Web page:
Friday, August 23, 2019

What Happened to Monday (2017)

Movie Name/Year: What Happened to Monday (2017)
Genre: Action, Crime, Drama
Length: 123 minutes
Rating: TV-MA
Production/Distribution: Vendome Pictures, Nexus Factory, Raffaella Productions, SND Films, Title Media, Umedia, uFund, Copiapoa Film, Impuls Pictures, Medyavizyon, NOS Audiovisuais, Netflix, Odeon, Splendid Film, Vertigo Média Kft., Avalon, E Stars Films, Madman Entertainment, Mongkol Major
Director: Tommy Wirkola
Writer: Max Botkin, Kerry Williamson
Actors: Noomi Rapace, Glenn Close, Willem Dafoe, Marwan Kenzari, Christian Rubeck, Pål Sverre Hagen, Tomiwa Edun, Cassie Clare, Cameron Jack, Clara Read, Kirsty Averton, Lucy Pearson, Nadiv Molcho

Blurb from IMDb: In a world where families are limited to one child due to overpopulation, a set of identical septuplets must avoid being put to a long sleep by the government and dangerous infighting while investigating the disappearance of one of their own.

Selina’s Point of View:
Although this film was long, it didn’t feel like it. For two hours, I barely blinked.

I’ve been fascinated by the premise of What Happened to Monday since I watched the trailer. I love dystopian stories and this one really hit every aspect of what I find entertaining in them.

I believe the best films that cause a feeling a dread are those that are based in reality. By utilizing climate change and dwindling resources – something scientists have been warning us about for a long time – there’s a layer of realism woven throughout the plot. When that happens, it’s hard not to ask: “what if?”

In my opinion that makes everything all the more horrifying.

There were some missteps with the method of story-telling, but they were minor. Yes, some tropes were utilized, but nothing that couldn’t be forgiven. And that ending… I’m still impressed by the depth in it. There’s no question as to what happened. It’s not an open-ending. There is, however, room for debate – as there usually is when morality is involved. I love that. Even if the rest of the film wasn’t up to standard, it’d have gotten a high score just for making me seriously think about things.

I don’t want to go too far into it. I don’t like spoilers. So, I’ll move on.

Glenn Close (The Wife, The Girl with All the Gifts, 3Below: Tales of Arcadia) and Willem Dafoe (Opus Zero, John Wick, The Fault in Our Stars) are amazing actors. There are very few people that would argue against that. They were no less than expected in What Happened to Monday.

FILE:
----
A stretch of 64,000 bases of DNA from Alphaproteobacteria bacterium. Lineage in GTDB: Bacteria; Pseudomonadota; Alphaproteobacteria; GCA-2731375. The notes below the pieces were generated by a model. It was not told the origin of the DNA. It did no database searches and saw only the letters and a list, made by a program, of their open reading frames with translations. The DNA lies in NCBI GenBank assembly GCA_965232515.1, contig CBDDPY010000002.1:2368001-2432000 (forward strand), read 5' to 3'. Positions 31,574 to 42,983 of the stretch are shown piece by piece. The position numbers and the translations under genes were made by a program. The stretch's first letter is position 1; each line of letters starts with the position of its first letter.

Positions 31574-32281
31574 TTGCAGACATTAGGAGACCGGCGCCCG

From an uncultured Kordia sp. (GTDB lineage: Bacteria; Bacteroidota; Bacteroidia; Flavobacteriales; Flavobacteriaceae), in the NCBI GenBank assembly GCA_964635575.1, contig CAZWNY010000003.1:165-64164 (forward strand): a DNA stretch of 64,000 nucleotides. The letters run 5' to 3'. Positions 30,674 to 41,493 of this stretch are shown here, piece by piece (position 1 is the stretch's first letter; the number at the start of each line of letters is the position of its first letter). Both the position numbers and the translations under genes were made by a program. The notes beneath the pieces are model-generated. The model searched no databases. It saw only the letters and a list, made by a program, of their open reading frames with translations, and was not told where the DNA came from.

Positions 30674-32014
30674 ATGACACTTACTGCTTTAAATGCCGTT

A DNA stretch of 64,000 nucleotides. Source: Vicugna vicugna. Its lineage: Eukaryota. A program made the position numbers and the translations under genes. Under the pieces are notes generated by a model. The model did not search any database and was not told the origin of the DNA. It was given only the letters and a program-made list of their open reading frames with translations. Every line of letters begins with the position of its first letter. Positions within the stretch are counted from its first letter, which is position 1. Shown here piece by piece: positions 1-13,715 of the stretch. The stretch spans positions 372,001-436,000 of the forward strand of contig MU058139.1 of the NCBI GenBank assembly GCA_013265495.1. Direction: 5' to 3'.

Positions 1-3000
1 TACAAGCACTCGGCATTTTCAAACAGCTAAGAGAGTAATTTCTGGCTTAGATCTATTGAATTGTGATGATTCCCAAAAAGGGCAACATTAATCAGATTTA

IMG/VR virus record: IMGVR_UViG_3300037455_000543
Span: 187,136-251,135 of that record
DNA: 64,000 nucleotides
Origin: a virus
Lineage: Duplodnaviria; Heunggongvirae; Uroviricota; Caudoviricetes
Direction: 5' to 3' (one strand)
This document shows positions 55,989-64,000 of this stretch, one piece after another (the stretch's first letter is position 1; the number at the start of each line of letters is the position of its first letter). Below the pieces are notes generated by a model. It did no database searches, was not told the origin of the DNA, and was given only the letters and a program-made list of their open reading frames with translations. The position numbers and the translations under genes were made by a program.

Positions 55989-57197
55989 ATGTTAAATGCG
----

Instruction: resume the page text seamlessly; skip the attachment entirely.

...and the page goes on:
Noomi Rapace (Unlocked, Child 44, The Girl with the Dragon Tattoo), however, was asked to go above and beyond. She had to play seven different characters and make us believe they were seven – very different – people. That’s not an easy job, especially when the characters have to interact the entire time. By the end, I could see the minute differences in expression and movements.

She was absolutely brilliant. Whether you love or hate the idea of this movie, I recommend seeing it just for her.

For that matter, Clara Read (Rachel, My Time, The Bind) should be commended as well. The younger versions of the main sisters were just as believable.

I enjoyed this film and I highly recommend it.

Cat’s Point of View:
In the wake of watching What Happened to Monday, I find myself fairly giddy and disturbed at the same time.

Why disturbed? It’s not that far-fetched of a notion for something like this to happen. China already implements a single child per family mandate. As our planet continues to spin ever closer to peril through climate change, overpopulation, and dwindling natural resources; I wouldn’t be surprised if similar policies started circulating in other areas of the world. It’s a chilling prospect.

I have to admit, parts of this movie took me by surprise. I wasn’t exactly expecting the level of action or suspense that wove a consistent thread throughout.

Noomi Rapace (Prometheus, Bright, Close) is no stranger to physical roles, though this film brought an entirely different set of challenges for her on top of that. Playing all seven sisters would have meant quite a lot of additional effort, and she pulled it off quite well.

This film was well-timed on multiple levels, for me. I’m a huge fan of BBC’s hit show Orphan Black (2013-2017). I’ve been missing it, and this film helped ease that a little. There aren’t really any parallels between these stories aside from one talented actress playing multiple instances of a nearly physically identical character. Tatiana Maslany (The Vow, Woman in Gold, Stronger) helmed that series as the actress portraying all of the female clones. After watching a few behind-the-scenes tidbits from that show, I have a small inkling of what Rapace would have gone through for her roles.